I think a discussion on good carbs is a worthy topic given my recent travels to Costa Rica and Mexico. God knows I crushed enough bad carbs to feed an under 21 Rugby team.
Good carbs, bad carbs, carb timing… let’s take a closer look.
You’d be amazed by how many low- and no-carb diets are hugely popular these days. Everything from the Paleo Diet to the Atkins Diet to the No Carb Diet recommends that you cut carbohydrates from your diet—or, at the very least, cut back on the amount of carbs in your diet.
- Less appetite, particularly fewer cravings for unhealthy (read: sugary and processed) foods
- Faster weight loss, even if you don’t restrict your calorie intake
- Better fat loss; specifically, a lot of the fat lost comes from your midsection
- Lower triglycerides (fat in storage form floating around in your bloodstream)
- Higher HDL (good) cholesterol, which in turn keeps your LDL (bad) cholesterol in check
- Lower blood sugar levels, which can prevent insulin resistance and reduce your risk of diabetes
- Lower blood pressure; better cardiovascular health overall
- Reduced risk of metabolic syndrome, and a faster metabolic function
As you can see, there is good to be had from managing your carb intake.
But is there such a thing as cutting back TOO MUCH? Should you eliminate carbs from your diet completely, or are they a necessary part of a balanced meal plan. In case you didn’t already know, the answer is definitely more along the lines of “you need carbs, just not so many”…
Why Good Carbs Matter
Do you know why carbohydrates are one of the three macronutrients (along with protein and fat)? It’s because they’re of MACRO importance for your health. Specifically, they’re needed by your body in order to produce energy.
When you eat carbs, your body absorbs them and sends them off to the liver, where they’re turned into glucose. Glucose is one of your body’s primary energy sources. Your brain uses glucose, as does your heart, lungs, skeletal muscles, eyes, and other internal organs, functions, and systems. Without glucose, your body wouldn’t function properly, unless you were to switch your primary energy source into a Fat Adapted State.
Carbs are your body’s “quick-acting” energy source. If you need to suddenly burst into action (such as when fleeing a predator), your body taps into carb-based energy to give you that rush of energy. Only after a few minutes of work does it make the shift to burning fat.
This means your body NEEDS carbs in order for you to be active and engage in physical activity. Aerobic exercise (low intensity) uses stored fat, but anaerobic exercise (high intensity) uses carb-based energy. There are a wide range of exceptions to this very general rule, but in terms of basic principles, this logic remains sound.
At a basic metabolic level, without carbs, your body wouldn’t be able to produce the energy needed to keep going. You would fatigue more quickly, at least in the weeks/months it would take to train your body to use fat more efficiently. The modern human has adapted to using primarily carbs as the energy source, and they play a role in the production of hormones, enzymes, and other internal chemicals. Carbs are VITAL to a healthy body!
Types of Carbs
But here’s the caveat: the TYPE of carbs you eat can determine whether you’re “healthy” or “unhealthy”. Certain carbs are loaded with nutrients along with the carbs, which we consider good carbs, while others contain very little nutritional value and a lot of carbohydrates.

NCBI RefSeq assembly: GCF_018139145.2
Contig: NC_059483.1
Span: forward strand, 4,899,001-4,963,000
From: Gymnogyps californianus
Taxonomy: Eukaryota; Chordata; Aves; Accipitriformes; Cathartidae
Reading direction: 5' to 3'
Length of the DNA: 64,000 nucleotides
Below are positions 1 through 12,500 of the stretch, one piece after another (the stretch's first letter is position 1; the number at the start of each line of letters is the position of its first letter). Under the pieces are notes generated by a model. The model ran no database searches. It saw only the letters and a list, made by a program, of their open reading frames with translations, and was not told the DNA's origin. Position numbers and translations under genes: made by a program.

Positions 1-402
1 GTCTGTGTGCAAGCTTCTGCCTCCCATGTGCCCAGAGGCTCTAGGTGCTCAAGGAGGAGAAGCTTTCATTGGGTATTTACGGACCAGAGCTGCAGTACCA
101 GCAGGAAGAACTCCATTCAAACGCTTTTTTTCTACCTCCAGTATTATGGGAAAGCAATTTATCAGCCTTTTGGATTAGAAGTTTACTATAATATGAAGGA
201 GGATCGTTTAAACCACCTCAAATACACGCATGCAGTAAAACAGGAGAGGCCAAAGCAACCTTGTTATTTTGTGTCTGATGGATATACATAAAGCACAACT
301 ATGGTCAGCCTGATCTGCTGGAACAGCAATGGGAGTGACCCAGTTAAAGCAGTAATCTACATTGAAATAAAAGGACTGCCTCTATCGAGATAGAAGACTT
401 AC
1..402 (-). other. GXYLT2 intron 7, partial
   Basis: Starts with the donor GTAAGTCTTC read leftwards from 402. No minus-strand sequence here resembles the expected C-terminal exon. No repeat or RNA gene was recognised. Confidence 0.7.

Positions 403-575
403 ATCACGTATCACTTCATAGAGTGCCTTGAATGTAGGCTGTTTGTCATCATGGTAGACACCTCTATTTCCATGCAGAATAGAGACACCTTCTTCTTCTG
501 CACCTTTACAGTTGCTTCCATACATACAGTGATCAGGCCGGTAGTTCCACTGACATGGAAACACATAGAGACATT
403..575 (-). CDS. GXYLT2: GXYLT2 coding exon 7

Tubers like potatoes and sweet potatoes tend to be high in carbs, but they also have plenty of nutrients that your body needs. For example, white potatoes are loaded with potassium, niacin, and B vitamins, while sweet potatoes deliver a lot of Vitamin A. Tubers are a natural source of carbs, and they are among the healthiest option.
Grains like rice, wheat, and quinoa are incredibly healthy in their natural state. They contain quick-acting energy to help keep you going through your workout or a long day of physical labor. When fully natural (brown rice, whole wheat, etc.), they’re amazing for your health, thanks to their high nutrient and fiber content.
Refined Carbs fall into the BAD category. Basically, they’re grains like rice and wheat that have been refined, meaning they have had the fiber removed and gone through a bleaching process to make them white. White rice and white flour are very low in nutrients but contain A LOT of carbs. They are the kind that raise your blood sugar levels, leading to increased fat storage, insulin resistance, and decreased metabolism.
Sugar comes in two basic forms: natural sugars (fructose, found in fruit) and processed sugars (sugars that may have come from natural sources, but which have been refined/bleached/processed so as to be sweet with little nutritional value).
Sugar is 100% pure carbohydrates, with no fiber to slow down the absorption/conversion-to-glucose process. Eaten in high quantities, it’s the carbohydrate that leads to all the health problems.
To get even more technical, there are three types of carbohydrates you need to know about:
- Monosaccharides – These are single units of carbohydrate molecules, and are easier to digest. Glucose, galactose, and fructose are all monosaccharides.
- Disaccharides – These are two monosaccharides connected in a two-molecule chain, and are also easier for your body to absorb and put to use. Sucrose (also known as table sugar) is a mix of glucose and fructose.
- Polysaccharides – These are multiple monosaccharides connected in longer chains, which are harder for the body to break down. The starch in beans, wheat, and potatoes is an example of polysaccharides.
The more molecules in the chain of carbohydrates, the longer it takes your body to break them down and put them to use. This means a slower rate of absorption, which in turn means lower glucose levels, better insulin control, and a steady stream of energy rather than “all at once”. Metabolically speaking, the steady stream of energy is far better (and more conducive to weight loss/management) than a sudden dose of easily-absorbed energy (from simple sugars).